Howard O. Kieffer “is not an attorney, never obtained a college degree and has never attended law school or passed a bar exam,” wrote the Chief Judge of the Eighth Circuit Court of Appeals, in affirming Kieffer’s conviction and sentence for fraudulently representing defendants in federal court.
Kieffer’s scam started in the mid-1990s after he was released from federal prison for tax fraud. He formed a business called Federal Defense Associates (FDA). As the executive director of FDA, Kieffer touted himself as an expert in federal prison matters and sentencing issues. [See: PLN, Jan. 2009, p.44].
Through FDA, various websites and other means, Kieffer obtained over $150,000 in legal fees from unsuspecting clients that Kieffer “represented” in federal court, posing as an attorney.
Kieffer would go to legal conferences that only judges and attorneys would attend, passing himself off as a lawyer. Using attorneys he met at those conferences to vouch for his credibility, Kieffer fraudulently obtained admission to the U.S. District Court for the District of Minnesota, the District of North Dakota, the District of Colorado and the Western District of Missouri. He also fraudulently gained admission to the U.S. Courts of Appeals for the Fourth, Eighth and Ninth Circuits. At the time there was no oversight over the admissions process, which “was based on trust.”
Kieffer’s fraudulent court admissions allowed him to continue his legal representation scheme until 2008, when a dissatisfied former client contacted the District of North Dakota’s court clerk, questioning Kieffer’s credentials.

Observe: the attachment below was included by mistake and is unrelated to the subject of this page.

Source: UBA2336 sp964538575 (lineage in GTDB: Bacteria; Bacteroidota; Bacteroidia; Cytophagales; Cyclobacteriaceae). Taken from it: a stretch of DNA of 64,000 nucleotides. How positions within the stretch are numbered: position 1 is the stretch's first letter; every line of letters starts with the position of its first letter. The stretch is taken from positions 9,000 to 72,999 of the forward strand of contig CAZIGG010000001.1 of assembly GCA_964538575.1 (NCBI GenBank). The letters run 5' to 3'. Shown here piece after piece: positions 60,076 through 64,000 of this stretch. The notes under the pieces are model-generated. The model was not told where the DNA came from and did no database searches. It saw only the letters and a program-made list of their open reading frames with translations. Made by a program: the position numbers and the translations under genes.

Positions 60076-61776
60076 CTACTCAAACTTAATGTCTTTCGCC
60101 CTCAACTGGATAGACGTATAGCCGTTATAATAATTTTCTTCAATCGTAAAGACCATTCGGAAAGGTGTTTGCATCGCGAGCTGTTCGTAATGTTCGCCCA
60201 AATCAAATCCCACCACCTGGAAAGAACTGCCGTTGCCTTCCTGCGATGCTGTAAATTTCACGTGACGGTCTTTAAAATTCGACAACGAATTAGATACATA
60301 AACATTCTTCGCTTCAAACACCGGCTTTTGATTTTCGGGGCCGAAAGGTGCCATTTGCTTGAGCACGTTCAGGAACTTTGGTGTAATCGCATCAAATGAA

After an investigation by the clerk and the issuance of a show cause order by the Chief Judge of the District of North Dakota, Kieffer admitted he did not have a law degree and was not a member of any state bar. Kieffer had falsely claimed that he went to the now-defunct Antioch Law School in Washington, D.C. His carefully-constructed persona as an attorney came crashing down.
Kieffer had represented 16 defendants in cases ranging from a murder-for-hire prosecution to a habeas proceeding in which Kieffer – quite ironically – alleged that the defendant had received ineffective assistance of counsel from Albert Garcia, a Minnesota lawyer who has since been disbarred and is serving time in federal prison for drug offenses.
After being charged in North Dakota with mail fraud and making false statements, Kieffer was convicted following a jury trial and sentenced to 51 months in prison and ordered to pay over $152,000 in restitution. [See: PLN, Sept. 2009, p.15].
The Eighth Circuit ruling affirmed his North Dakota conviction and prison sentence. In August 2010, Kieffer received an additional 57-month sentence in Colorado on similar charges, plus 37 months for contempt of court, to run concurrent with each other but consecutive to his North Dakota sentence.
“The root of your scheme and your conduct has been pure deception,” U.S. District Court Judge Christine Arguello stated when sentencing Kieffer in the Colorado case. “You have shown a profound disrespect for the court system.”
Kieffer faces more charges in other states where he fraudulently misrepresented himself as an attorney. See: United States v. Kieffer, 621 F.3d 825 (8th Cir. 2010); United States v. Kieffer, U.S.D.C. (D. Col.), Case No. 1:09-cr-00410.
Additional source: Associated Press
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Related legal cases
United States v. Kieffer
|621 F.3d 825 (8th Cir. 2010)
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United States v. Kieffer
|U.S.D.C. (D. Col.), Case No. 1:09-cr-00410